TRENTON-Gay Panic may no longer be a viable defense to get your murder sentence reduced in New Jersey thanks to lawmakers working diligently to stop the state from an impending economic collapse.
“This bill would prohibit the use of a so-called “gay panic” defense for the commission of murder. The bill is intended to prevent a defendant from seeking the reduction of a murder charge to a charge of manslaughter committed in the heat of passion, allegedly provoked by the discovery of, knowledge about, or potential disclosure of the homicide victim’s actual or perceived gender identity or expression, or affectional or sexual orientation. Under current law, a homicide which would otherwise be murder is reduced to manslaughter if the jury finds that the homicide was committed “in the heat of passion resulting from a reasonable provocation.” N.J.S.2C:11-4, subsection b., paragraph (2),” the bill reads.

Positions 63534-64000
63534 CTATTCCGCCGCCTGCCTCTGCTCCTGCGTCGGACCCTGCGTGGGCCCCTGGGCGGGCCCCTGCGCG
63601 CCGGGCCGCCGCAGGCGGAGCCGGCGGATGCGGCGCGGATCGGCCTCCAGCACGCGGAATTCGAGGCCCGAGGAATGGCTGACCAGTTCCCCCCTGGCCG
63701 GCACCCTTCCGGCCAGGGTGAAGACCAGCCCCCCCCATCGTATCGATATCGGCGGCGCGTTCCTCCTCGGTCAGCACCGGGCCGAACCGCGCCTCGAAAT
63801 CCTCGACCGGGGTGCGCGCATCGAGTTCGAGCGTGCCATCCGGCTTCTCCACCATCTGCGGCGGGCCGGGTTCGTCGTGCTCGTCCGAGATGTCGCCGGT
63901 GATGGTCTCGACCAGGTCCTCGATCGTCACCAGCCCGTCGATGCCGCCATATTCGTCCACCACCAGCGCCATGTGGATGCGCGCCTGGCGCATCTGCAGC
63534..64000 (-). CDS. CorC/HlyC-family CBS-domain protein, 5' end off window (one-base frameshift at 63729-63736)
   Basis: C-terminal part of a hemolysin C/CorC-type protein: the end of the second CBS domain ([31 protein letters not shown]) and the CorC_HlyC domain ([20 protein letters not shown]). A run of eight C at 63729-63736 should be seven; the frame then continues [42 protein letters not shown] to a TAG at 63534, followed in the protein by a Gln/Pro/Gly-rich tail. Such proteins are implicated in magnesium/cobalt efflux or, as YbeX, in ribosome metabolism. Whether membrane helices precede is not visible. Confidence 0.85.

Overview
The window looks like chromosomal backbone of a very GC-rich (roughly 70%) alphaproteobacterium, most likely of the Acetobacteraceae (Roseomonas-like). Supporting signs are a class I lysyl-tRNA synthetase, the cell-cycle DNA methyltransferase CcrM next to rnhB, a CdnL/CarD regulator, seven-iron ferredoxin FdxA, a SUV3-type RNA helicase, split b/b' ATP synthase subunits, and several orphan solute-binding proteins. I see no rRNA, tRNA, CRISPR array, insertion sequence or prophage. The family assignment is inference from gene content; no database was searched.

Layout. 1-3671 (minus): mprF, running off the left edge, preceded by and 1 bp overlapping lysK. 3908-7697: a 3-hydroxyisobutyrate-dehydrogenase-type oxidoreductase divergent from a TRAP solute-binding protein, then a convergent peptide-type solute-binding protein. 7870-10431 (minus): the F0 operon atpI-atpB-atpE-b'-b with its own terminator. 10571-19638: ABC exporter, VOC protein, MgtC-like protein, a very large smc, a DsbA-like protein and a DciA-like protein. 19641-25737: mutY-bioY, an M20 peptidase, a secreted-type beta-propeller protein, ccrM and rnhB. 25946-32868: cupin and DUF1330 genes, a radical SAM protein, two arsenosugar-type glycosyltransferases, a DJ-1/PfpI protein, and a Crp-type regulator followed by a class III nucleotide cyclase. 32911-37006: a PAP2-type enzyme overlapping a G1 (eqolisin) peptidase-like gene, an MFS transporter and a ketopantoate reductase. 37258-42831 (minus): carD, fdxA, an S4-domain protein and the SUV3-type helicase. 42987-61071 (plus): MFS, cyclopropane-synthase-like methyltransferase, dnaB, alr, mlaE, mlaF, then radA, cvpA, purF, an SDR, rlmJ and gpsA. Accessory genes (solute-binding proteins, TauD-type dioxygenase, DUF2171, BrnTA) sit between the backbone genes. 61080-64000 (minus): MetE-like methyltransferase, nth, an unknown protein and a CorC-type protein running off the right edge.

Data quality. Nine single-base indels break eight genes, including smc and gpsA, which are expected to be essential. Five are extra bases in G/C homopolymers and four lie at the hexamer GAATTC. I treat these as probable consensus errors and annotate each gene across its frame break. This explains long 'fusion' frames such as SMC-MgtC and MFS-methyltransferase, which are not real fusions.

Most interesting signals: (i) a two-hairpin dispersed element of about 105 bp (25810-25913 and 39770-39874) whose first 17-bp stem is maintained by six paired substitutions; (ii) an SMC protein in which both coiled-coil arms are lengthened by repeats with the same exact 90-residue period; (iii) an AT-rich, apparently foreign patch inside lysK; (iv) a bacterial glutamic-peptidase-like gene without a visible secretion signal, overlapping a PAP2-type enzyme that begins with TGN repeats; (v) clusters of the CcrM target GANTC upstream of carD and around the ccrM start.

A provoked, heat of passion manslaughter is graded as a crime of the second degree, ordinarily punishable by five to 10 years imprisonment, a fine of up to $150,000, or both, while murder is a crime of the first degree, punishable by a term of imprisonment for a period ranging from 30 years to life, depending upon the circumstances of the act (see N.J.S.2C:11-3), a fine of up to $200,000, or both.
The bill’s provisions would most notably prevent the use of the “gay panic” defense to seek a reduction to manslaughter under circumstances in which the homicide victim made an unwanted, non-forcible romantic or sexual advance toward the actor, or if the victim and actor dated or had a romantic or sexual relationship.
The measure was approved 74-0 in the state assembly this week.